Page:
The Biblical Value Of Social Truth: Part One

The noted fantasy author Lois McMaster Bujold argued that the difference between honor and reputation rested in the fact that honor was about one’s true character and reputation was what others thought of you. One of the notable aspects of the tragic gulf that can exist between honor and reputation is that the two of them can be very different. It is all too easy for people to have a bad reputation that is unearned as it is for people to have a good reputation that is unearned. Yet it is not as if honor is merely private while reputation is public, making it somewhat short of a true antithesis. Nor is it as if reputation is simply a matter of gossip–it is a matter of truth as well, albeit social truth, or the truth that is believed by others. What is the biblical value of social truth?

In examining this topic, there are a few interrelated concerns of interest here. One concern we might have is the way that people think of others, and how the Bible deals with the sorts of thoughts that other people might have about our conduct. In addition to that, we would do well to look about the way that the Bible handles the difference between honor and reputation, and the extent to which a difference is made between those two things, if any. Similarly, we would do well to examine the distinction, if any, that is made between the appearance and form of evil, and between an objective offense and the subjective feeling of others in being offended, and what if any distance exists between those two things from the Bible itself.

We live in a world where social behavior is often viewed as being far different than the truth that exists about people. The sorry state of journalism and communication in the contemporary world means that an evil report can spread quickly about people without having much or any basis in truth, and so it is that people can believe horrible things about others that are not in any way true but serve as social truth in determining how it is that we conceive people as being worthy of being treated because of what we believe about them. Similarly, there are people who think so little of the obligations that they have to the sensitivities of other people that they go out of the way to offend those sensibilities. A great many people hold their own sensitivities in high regard and demand that others cater to their emotional state but have little or no interest in returning the favor to others, demonstrating a high but by no means uncommon degree of selfishness. Still others consider that the personal relationship between people and God is all that matters and that there are no obligations that we have to other people and to the larger society at all.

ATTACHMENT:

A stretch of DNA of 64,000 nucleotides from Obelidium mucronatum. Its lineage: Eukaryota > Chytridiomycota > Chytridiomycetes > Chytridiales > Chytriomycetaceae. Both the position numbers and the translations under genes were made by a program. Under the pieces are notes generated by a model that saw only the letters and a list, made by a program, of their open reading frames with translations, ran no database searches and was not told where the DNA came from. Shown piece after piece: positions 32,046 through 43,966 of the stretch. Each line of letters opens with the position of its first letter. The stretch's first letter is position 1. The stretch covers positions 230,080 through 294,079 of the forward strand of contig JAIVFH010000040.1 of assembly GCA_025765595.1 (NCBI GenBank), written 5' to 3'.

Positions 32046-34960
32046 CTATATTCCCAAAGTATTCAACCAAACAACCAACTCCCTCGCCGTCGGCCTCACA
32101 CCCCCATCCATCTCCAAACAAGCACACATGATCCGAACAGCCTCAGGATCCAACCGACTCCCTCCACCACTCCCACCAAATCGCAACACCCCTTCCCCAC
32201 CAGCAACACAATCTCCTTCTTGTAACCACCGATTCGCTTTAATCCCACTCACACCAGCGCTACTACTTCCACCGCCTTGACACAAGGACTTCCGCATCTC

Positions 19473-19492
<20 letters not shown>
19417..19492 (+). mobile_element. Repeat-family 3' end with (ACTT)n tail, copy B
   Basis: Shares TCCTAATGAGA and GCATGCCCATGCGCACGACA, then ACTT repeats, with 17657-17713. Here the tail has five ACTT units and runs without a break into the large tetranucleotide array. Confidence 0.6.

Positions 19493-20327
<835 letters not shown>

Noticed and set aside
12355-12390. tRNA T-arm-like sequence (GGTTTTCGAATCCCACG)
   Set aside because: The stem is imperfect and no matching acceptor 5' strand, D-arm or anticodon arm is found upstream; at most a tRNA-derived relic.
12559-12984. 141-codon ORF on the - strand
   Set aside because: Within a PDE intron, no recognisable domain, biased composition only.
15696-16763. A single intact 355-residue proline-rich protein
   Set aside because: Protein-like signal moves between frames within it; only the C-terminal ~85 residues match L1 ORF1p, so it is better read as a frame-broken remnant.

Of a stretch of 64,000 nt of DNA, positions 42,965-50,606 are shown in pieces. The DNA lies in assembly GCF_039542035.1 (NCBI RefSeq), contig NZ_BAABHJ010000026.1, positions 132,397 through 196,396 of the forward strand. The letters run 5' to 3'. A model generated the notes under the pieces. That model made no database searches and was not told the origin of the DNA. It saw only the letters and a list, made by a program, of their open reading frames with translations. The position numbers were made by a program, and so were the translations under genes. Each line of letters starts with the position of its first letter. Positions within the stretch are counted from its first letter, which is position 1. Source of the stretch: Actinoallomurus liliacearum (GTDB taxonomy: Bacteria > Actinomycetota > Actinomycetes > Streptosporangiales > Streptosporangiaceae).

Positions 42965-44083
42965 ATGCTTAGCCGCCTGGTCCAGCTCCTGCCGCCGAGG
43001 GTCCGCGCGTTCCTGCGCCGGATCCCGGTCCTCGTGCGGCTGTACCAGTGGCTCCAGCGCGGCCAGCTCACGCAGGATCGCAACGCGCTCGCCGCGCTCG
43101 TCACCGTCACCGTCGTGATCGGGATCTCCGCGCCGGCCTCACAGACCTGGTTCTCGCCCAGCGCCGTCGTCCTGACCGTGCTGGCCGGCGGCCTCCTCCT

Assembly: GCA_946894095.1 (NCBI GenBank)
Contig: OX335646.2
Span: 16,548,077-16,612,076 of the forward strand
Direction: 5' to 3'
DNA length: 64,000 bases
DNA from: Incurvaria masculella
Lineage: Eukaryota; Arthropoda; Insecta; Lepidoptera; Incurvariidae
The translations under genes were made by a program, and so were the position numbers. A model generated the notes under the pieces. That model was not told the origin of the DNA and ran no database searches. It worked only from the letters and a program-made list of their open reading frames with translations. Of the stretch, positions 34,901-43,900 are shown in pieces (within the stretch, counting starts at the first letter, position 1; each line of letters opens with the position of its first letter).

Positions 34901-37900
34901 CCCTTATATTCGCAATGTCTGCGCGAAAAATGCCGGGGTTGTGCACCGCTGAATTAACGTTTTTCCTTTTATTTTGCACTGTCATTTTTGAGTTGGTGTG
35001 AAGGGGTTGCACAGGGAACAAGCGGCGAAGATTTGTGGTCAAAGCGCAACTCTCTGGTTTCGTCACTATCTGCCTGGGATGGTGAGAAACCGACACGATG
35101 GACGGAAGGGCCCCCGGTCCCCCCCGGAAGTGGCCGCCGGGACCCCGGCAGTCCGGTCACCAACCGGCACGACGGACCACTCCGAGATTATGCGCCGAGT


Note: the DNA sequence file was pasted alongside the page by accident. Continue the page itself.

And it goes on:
When we think of social truths, in other words, we must reflect upon what obligations do other people have on our conduct, what duties do we owe to others, and how is our own behavior shaped by the feelings and thoughts of other people. There is no doubt that in order to be at peace with other people we may frequently have to mortify our own feelings and bite our tongues about a great many things. For others to be at peace with us, they must frequently do the same. This has always been the case–human beings are very different from each other, and things that are mortal offenses to some people are things others casually go about without caring about or noticing in the slightest. In most previous ages, though, it was recognized that the world as a whole had just claims on the behavior of people, and so people mortified their own feelings in order to preserve good relations with others and if they did not enjoy this, they at least accepted this as part of the duties and obligations of life. These obligations do not appear to be felt to a great degree, even as we have demanded much more of others than has previously been the case, with predictable results in the decline of civility and harmony in the outside world as a whole. How is this situation to be repaired?

About nathanalbright

I'm a person with diverse interests who loves to read. If you want to know something about me, just ask.
This entry was posted in Biblical History, History, Musings and tagged , . Bookmark the permalink.

2 Responses to The Biblical Value Of Social Truth: Part One

  1. Pingback: The Biblical Value Of Social Truth: Part Two | Edge Induced Cohesion

  2. Pingback: The Biblical Value Of Social Truth: Part Three | Edge Induced Cohesion

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